642 F.3d 1145 (D.C. Cir. 2011), 10-5115, Auburn Regional Medical Center v. Sebelius
|Citation:||642 F.3d 1145|
|Opinion Judge:||GRIFFITH, Circuit Judge:|
|Party Name:||AUBURN REGIONAL MEDICAL CENTER, et al., Appellants v. Kathleen SEBELIUS, Secretary, Department of Health and Human Services, Appellee.|
|Attorney:||Robert L. Roth argued the cause and filed the briefs for appellants. M. Roy Goldberg, Christopher M. Loveland, and Brian M. Daucher were on the brief for amici curiae Hospice Advantage, et al. in support of appellants. Jeffrey A. Lovitky was on the brief for amicus curiae Quality Reimbursement Se...|
|Judge Panel:||Before: HENDERSON and GRIFFITH, Circuit Judges, and WILLIAMS, Senior Circuit Judge.|
|Case Date:||June 24, 2011|
|Court:||United States Courts of Appeals, Court of Appeals for the District of Columbia Circuit|
Argued Dec. 7, 2010.
Appeal from the United States District Court for the District of Columbia (No. 1:07-cv-02075).
Since 1983, Medicare has used a prospective payment system to reimburse hospitals for their inpatient operating costs. These payments are based on predetermined, nationally applicable rates and are subject to various adjustments. One such adjustment is the disproportionate share hospital (DSH) payment, which provides an additional reimbursement to hospitals that serve large numbers of low-income patients. A hospital's DSH payment depends on its " DSH percentage," a figure that the Center for Medicare &
Medicaid Services (CMS) must calculate. The DSH percentage varies based on the number of Medicare beneficiaries entitled to Supplementary Security Income, a federal low-income supplement established by the Social Security Act.
This case stems from the discovery in an unrelated case that CMS had paid hospitals less than they were due because it had miscalculated the DSH percentage for fiscal years 1993-1996. See Baystate Med. Ctr. v. Leavitt, 545 F.Supp.2d 20 (D.D.C.2008). The appellants in this case, a group of hospitals that receive DSH payments, filed claims with the Provider Reimbursement Review Board (PRRB) in 2006 seeking full payments for the fiscal years 1987-1994. Appellants acknowledged that they filed their claim more than a decade after the deadline for challenging payments, but argued that the limitations period should be equitably tolled because CMS knowingly and unlawfully failed to disclose that the DSH payments had been understated.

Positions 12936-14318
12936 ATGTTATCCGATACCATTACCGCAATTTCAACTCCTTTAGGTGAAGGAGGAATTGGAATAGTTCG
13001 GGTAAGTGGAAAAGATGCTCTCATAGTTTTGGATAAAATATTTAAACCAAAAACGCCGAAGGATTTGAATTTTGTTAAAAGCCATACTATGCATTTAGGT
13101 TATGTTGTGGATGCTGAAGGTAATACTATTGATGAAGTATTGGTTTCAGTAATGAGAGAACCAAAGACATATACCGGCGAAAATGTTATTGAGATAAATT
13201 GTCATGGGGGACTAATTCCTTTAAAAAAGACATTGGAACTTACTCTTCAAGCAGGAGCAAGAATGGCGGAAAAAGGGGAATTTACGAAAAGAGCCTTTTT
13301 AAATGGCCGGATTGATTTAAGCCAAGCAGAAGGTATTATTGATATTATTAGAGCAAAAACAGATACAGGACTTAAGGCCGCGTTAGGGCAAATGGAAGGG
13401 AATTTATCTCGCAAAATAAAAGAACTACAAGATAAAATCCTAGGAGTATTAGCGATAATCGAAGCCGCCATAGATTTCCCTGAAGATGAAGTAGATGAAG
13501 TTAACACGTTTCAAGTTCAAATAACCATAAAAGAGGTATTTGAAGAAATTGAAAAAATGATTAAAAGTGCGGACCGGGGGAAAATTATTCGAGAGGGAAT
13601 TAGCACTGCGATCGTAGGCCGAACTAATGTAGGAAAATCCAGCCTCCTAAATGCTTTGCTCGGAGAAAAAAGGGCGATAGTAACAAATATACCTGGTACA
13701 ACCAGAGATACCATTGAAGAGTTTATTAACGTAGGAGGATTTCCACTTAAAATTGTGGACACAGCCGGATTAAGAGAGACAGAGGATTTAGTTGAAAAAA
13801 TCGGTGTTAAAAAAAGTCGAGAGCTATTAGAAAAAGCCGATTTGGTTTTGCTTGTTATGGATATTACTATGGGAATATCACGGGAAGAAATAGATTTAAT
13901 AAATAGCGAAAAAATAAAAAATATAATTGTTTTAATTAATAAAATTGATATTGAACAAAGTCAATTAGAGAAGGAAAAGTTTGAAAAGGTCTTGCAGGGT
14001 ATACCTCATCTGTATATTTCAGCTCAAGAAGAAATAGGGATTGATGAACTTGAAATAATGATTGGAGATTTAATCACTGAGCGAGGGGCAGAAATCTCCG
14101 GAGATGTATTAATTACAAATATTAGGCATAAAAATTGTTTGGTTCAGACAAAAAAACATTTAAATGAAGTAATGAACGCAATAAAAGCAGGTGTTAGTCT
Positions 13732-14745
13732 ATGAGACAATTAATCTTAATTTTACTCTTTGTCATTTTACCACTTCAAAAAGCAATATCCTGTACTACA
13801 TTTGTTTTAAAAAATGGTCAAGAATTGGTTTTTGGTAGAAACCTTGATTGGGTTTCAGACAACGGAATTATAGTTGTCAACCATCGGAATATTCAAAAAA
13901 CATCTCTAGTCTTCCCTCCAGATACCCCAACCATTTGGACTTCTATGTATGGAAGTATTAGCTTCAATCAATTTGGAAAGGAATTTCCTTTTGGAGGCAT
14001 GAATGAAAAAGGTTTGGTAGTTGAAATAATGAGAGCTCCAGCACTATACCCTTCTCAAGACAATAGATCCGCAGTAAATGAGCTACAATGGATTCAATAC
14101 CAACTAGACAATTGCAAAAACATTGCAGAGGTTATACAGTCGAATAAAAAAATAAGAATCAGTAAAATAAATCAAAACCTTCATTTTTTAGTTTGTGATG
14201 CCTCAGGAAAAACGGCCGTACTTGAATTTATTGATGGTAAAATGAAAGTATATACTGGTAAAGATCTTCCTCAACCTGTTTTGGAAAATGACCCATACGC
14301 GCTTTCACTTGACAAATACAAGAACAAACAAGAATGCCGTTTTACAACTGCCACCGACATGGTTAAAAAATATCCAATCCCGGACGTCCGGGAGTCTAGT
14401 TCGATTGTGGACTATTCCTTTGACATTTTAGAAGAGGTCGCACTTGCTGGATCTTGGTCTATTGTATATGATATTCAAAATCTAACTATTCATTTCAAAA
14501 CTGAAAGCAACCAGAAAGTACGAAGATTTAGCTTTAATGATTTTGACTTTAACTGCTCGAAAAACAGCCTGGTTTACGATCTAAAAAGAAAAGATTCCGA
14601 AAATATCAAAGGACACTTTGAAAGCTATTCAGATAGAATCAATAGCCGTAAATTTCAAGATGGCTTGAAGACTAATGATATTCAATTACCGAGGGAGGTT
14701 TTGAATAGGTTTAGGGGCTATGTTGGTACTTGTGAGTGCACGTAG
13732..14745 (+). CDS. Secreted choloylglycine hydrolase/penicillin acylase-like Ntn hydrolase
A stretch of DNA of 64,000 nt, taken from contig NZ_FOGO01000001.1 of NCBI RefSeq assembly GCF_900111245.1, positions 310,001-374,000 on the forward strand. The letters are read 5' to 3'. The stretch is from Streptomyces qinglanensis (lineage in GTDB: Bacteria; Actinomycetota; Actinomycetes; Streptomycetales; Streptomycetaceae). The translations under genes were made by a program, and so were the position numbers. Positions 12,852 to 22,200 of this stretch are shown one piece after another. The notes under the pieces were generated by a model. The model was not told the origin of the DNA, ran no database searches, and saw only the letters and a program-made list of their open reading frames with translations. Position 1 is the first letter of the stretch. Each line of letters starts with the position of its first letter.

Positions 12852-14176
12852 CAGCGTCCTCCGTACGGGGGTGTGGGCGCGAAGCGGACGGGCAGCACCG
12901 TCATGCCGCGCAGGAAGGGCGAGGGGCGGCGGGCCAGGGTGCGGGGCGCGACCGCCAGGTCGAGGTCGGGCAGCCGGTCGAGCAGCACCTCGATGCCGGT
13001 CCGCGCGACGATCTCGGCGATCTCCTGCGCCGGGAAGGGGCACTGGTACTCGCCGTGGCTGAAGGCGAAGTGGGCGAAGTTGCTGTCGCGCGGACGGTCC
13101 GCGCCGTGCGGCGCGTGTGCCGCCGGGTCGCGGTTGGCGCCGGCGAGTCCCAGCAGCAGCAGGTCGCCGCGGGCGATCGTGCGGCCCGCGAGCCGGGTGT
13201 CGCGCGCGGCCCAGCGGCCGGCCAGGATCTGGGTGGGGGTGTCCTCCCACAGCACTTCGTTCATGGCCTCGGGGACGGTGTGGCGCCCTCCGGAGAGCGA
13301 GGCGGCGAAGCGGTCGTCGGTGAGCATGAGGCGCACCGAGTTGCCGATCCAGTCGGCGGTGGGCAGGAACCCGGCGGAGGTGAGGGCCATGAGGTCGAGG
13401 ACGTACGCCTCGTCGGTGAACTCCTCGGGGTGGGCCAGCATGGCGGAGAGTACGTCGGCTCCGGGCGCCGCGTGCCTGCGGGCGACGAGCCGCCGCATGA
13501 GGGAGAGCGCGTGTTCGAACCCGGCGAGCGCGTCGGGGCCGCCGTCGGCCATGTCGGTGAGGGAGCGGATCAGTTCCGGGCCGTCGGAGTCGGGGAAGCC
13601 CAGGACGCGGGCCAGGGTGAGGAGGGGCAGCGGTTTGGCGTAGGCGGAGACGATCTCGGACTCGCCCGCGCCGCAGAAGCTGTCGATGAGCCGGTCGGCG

The PRRB held that it was without authority to toll the limitations period, making appellants' claim untimely and beyond the jurisdiction of the PRRB. Appellants then filed suit in the district court, which held that it also lacked jurisdiction in this matter because the PRRB's determination was not a " final decision." The district court further held that the statute does not allow for equitable tolling. We take jurisdiction pursuant to 28 U.S.C. § 1291 and reverse and remand.
We consider first whether the PRRB's dismissal of appellants' claims for lack of jurisdiction was a " final decision." The Medicare statute grants " [p]roviders ... the right to obtain judicial review of any final decision of the [PRRB] ... by a civil action commenced within 60 days of the date on which notice of any final decision by the [PRRB] ... is received." 42 U.S.C. § 1395 oo (f). There is no question that this appeal was brought within sixty days. The only question is whether the PRRB's decision was final.